Farewell, New England

Dorky college senior, 1979

Dorky college senior, 1979

On Aug. 31, 1975 my parents dropped me off at the Boston University dormitory at 700 Commonwealth Ave. with a suitcase, a box of basic living supplies and a squash racket. I have no idea why they gave me the squash racket. I was never any good at squash.

The next few days were some of the loneliest of my life, but it didn’t matter. I was in Boston, the place where I had wanted to live since I was 13, and I knew this was where I belonged.

My opinion has never changed. Despite having many opportunities to move to other parts of the country, none has appealed to me as much as the area I’ve called home for 39 years. But now the time has come to leave. In two weeks I’ll pack up my family and my possessions and haul out for a new life in Reading PA.

The decision hasn’t been easy, but it’s the right thing to do. The three-story urban house that Dana and I bought eight years ago – with its postage-stamp-sized yard and tiny bedrooms – was perfect for our needs at the time but is now poorly suited for bringing up young children. The school system in my town is middle-of-the-road and there are no nearby open spaces for kids to play.

In contrast, Dana’s entire family lives within about a 45-minute drive of Reading. There are plenty of aunts, uncles and cousins for the girls to play with and a housing dollar goes about two thirds farther. My business is entirely virtual, so a high-speed connection, a phone line and a nearby airport are all I need to work. We hope to buy or build our dream home and settle there for good.

The Twillins - Lillian & BlairThose are my girls – Lillian and Blair. How can I not do what’s best for two such adorable kids?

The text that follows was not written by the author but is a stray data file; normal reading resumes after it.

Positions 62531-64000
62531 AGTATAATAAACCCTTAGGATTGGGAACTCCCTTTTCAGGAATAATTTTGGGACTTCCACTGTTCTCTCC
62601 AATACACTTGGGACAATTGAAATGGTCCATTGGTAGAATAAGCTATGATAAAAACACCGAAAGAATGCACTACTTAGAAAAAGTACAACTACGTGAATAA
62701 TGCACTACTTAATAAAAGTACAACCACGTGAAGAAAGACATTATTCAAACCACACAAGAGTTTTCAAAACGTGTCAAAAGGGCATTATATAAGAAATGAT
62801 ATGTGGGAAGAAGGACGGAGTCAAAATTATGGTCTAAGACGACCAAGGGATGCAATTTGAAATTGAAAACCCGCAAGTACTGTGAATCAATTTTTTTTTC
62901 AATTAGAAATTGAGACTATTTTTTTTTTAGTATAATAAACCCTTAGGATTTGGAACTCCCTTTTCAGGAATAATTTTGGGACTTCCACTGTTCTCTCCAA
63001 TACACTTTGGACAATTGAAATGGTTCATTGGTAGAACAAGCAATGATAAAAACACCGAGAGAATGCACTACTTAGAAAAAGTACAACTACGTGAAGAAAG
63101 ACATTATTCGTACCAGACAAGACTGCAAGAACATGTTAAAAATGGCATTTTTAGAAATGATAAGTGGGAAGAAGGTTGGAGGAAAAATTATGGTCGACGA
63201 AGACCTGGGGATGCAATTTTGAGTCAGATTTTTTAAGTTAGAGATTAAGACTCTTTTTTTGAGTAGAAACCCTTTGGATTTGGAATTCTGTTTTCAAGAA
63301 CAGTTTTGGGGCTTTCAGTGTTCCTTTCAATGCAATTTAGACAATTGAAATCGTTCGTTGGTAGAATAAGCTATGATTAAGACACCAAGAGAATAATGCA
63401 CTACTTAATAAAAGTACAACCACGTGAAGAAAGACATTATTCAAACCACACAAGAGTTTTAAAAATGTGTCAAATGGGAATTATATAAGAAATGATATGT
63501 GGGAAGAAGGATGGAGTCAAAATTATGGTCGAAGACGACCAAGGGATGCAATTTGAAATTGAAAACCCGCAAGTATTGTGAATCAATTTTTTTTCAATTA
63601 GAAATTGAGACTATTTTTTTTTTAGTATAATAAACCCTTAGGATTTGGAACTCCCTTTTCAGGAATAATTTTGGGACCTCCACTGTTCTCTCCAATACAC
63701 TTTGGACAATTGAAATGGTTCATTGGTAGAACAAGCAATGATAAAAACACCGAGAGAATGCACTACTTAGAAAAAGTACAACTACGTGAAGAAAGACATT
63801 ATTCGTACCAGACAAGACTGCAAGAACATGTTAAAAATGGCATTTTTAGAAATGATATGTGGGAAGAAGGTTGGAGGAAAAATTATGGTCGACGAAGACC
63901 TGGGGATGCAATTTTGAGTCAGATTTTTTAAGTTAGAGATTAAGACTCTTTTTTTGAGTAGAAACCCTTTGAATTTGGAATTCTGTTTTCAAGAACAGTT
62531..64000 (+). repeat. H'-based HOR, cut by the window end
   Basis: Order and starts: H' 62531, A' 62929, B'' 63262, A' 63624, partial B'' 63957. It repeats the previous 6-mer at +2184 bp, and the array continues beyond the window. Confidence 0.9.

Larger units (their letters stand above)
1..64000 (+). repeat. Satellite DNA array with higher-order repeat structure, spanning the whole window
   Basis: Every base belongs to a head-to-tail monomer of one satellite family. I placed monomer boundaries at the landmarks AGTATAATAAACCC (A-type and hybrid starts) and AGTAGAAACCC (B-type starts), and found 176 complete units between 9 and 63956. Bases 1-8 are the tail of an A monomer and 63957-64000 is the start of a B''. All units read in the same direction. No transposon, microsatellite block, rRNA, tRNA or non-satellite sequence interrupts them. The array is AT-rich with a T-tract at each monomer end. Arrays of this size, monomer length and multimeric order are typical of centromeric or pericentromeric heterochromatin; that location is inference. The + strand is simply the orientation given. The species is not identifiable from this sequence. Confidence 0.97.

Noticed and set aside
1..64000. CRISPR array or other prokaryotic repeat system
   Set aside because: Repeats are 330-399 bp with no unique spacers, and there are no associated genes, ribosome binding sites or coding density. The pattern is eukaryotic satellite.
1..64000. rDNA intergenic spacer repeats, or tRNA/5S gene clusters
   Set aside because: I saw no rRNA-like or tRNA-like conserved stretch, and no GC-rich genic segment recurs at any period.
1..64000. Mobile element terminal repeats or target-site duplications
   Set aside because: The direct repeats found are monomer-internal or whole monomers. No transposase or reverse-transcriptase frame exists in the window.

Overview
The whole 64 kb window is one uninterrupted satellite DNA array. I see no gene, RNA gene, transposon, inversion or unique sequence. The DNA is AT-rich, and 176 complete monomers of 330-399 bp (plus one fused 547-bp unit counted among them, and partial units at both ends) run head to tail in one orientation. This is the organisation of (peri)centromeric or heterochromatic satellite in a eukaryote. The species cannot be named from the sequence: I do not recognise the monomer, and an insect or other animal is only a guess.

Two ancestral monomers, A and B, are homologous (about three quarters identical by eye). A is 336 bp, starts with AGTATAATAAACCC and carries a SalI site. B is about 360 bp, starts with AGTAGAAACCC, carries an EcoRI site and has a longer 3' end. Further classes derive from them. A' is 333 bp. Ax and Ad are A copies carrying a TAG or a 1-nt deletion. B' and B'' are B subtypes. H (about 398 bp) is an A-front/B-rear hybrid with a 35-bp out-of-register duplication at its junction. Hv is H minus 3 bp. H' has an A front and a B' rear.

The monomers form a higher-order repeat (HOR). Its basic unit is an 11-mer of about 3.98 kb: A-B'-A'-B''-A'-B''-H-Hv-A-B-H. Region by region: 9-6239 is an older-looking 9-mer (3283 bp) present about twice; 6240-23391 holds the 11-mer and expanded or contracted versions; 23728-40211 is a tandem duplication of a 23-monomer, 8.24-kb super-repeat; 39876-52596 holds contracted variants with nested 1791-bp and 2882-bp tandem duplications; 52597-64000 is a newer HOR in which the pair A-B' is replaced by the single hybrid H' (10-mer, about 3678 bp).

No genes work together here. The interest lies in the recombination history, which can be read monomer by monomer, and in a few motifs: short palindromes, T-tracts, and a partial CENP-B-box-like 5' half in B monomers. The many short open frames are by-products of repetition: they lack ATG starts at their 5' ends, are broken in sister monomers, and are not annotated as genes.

There’s so much I’ll miss about this area. I raised two kids to adulthood here, enjoyed a successful career and came to know the city like the back of my hand. I’ve always loved the fact that you could walk from one end of downtown Boston to the other in about half an hour, and I’ve done so countless times. New Englanders can be prickly at times, but I’ve also found them to be goodhearted and possessed of a wonderful sense of humor. I had the good fortune to hold Red Sox season tickets during a decade in which the team won three World Series championships. I will be a New England sports fan until the day I die.

It’s tough to move away from my 26-year-old son, but I’m proud of how well he’s done overcoming his learning disabilities to live independently in Cambridge. My daughter is studying at Savannah College of Art and Design and will doubtless find her career opportunities elsewhere. I’ll miss my friends terribly, but I console myself with the fact that I’ll only be about six hours away.

A former boss of mine used to say “Change is your friend.” I’ll remember that as I take this next step. Bostonians like to call their city the Hub of the Universe. It will always be the hub of mine.

 

Skepticism on Gallup’s Gloomy Social Media Assessment

A new Gallup study appears to throw cold water on the whole concept of social media marketing, but I’d be careful about taking the findings at face value.

Gallup asked 18,000 consumers about the influence of social media on their buying decisions. Sixty-two percent said social media has no influence at all. Only 5% said it has a great deal of influence. That’s a pretty grim assessment, given that US companies spent $5.1 billion on social media advertising in 2013, a number that’s expected to triple by 2018. You can download the entire 60-page report here.

The sound bite from this research is summed up in the title of the Gallup blog post: “Americans Say Social Media Have Little Sway on Purchases.” However, a closer read of the study raises questions about exactly what respondents were thinking when they answered the question.